Historian Gerda Lerner posed the question: What would history be like if seen through the eyes of women? In this insightful and sympathetic look at Hawaii's first female territorial senator, Elsie Wilcox (1874-1954), Judith Dean Gething Hughes adapts Lerner's question to tell the story of a remarkable woman whose life reflects key aspects of the history of modern Hawaii: the enormous impact of nineteenth-century missionaries and of the sugar plantations, which dominated Hawaii's economy for nearly a century after the Civil War; the powerful influence of the American progressive movement in public education and social welfare; and the onset of the "bloodless revolution" of the 1950s, which replaced the Caucasian Republican oligarchy with a Democratic party led by second-generation Asian Americans. The grandchild of missionaries and the niece of a prosperous Kauai sugar planter, Wilcox was born and raised on her uncle's plantation. Unlike many of her peers, however, Wilcox did not marry but pursued a full-time career as an advocate for change, including education, improved health, and full participation in the life of the community for second-generation Asian Americans. Hughes looks to Wilcox's missionary heritage to reveal the values that shaped her character and to her education at Wellesley College, which transformed her into a Progressive and, by the standards of the early twentieth century, a feminist. Hughes argues that although Wilcox's education and prominent social standing contributed to making her an "old maid," they also enabled her to serve as Kauai's commissioner for education for twelve years until her election to the territorial Senate in 1932 and 1936. There she established herself as the Senate's conscience on women's and children's issues and played a key role in creating Hawaii's social security laws. Women and Children First not only details the life of one of Hawaii's most dedicated social reformers but also provides insights into the historical development of Kauai and Hawaii in general from 1910 to 1940.
Praise for Gill Paul:'A cleverly crafted novel and an enthralling story... A triumph.' DINAH JEFFERIES'Gripping, romantic and evocative of its time.' LULU TAYLORIt is 1912. Against all odds, the Titanic is sinking.As desperate hands emerge from the icy water, a few lucky row boats float in the darkness. On the boats are four survivors. Reg, a handsome young steward working in the first-class dining room; Annie, an Irishwoman travelling to America with her children; Juliet, a titled English lady who is pregnant and unmarried, and George, a troubled American millionaire. In the wake of the tragedy, each of these people must try to rebuild their lives.But how can life ever be the same again when you've heard over a thousand people dying in the water around you? Haunting, emotional and beautifully written, Women and Children First breathes fresh life into the most famous disaster of the 20th century. A gripping read from the bestselling author of The Secret Wife.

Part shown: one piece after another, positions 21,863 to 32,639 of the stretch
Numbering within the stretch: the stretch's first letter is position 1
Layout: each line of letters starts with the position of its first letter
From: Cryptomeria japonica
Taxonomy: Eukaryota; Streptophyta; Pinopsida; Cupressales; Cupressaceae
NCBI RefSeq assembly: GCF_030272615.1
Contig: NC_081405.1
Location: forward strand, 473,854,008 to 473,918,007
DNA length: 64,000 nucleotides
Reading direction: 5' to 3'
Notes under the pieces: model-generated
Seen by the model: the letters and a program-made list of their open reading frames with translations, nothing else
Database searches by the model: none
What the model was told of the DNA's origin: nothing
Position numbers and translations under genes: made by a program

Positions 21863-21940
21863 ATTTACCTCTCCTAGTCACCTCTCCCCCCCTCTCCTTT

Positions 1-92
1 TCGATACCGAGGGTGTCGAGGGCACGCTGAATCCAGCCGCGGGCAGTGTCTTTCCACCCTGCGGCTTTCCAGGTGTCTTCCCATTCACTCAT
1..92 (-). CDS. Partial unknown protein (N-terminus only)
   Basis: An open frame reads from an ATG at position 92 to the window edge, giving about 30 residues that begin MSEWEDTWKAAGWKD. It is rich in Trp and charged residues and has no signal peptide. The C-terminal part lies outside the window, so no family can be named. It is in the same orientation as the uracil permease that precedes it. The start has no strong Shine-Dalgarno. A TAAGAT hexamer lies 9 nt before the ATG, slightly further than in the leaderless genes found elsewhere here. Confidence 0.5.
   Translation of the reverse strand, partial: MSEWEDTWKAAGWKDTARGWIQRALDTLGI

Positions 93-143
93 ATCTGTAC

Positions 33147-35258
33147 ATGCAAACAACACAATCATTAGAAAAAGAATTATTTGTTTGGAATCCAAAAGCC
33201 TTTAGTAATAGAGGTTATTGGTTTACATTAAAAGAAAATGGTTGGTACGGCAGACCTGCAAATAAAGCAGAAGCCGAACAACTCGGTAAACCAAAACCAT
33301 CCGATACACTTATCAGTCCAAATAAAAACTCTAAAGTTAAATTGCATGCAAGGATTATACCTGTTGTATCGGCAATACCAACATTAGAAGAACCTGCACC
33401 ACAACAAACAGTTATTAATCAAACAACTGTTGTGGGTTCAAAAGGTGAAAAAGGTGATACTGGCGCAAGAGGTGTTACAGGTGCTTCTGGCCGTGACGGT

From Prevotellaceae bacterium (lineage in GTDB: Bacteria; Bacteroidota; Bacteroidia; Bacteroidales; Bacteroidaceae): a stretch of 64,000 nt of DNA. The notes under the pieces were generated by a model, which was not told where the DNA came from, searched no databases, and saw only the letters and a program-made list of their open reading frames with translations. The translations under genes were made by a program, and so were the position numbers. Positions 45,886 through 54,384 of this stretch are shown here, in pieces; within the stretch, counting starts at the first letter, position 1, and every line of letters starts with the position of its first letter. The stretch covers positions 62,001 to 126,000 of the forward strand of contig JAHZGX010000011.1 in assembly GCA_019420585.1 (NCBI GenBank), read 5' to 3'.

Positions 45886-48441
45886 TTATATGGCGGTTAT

At a crucial time in American history, narratives of women in command or imperiled at sea contributed to the construction of a national rhetoric. Robin Miskolcze makes her case by way of careful readings of images of women at sea before the Civil War in her book Women and Children First. Though the sea has traditionally been interpreted as the province of men, women have gone to sea as mothers, wives, figureheads, and slaves. In fact, in the nineteenth century, women at sea contributed to the formation of an ethics of survival that helped to define American ideals. This study examines, often for the first time, images of women at sea in antebellum narratives ranging from novels and sermons to newspaper accounts and lithographs. Anglo-American women in antebellum sea narratives are often portrayed as models of American ideals derived from women’s seemingly innate Christian self-sacrifice. Miskolcze argues that these ideals, in conjunction with the maritime directive of “women and children first” during sea disasters, in turn defined a new masculine individualism, one that was morally minded, rooted in Christian principles, and dedicated to preserving virtue. Further, Miskolcze contends that without the antebellum sea narratives portraying the Christian self-sacrifice of women, the abolitionist cause would have suffered. African American women appealed to the directive of “women and children first” to make manifest their own womanhood, and by extension, their own humanity.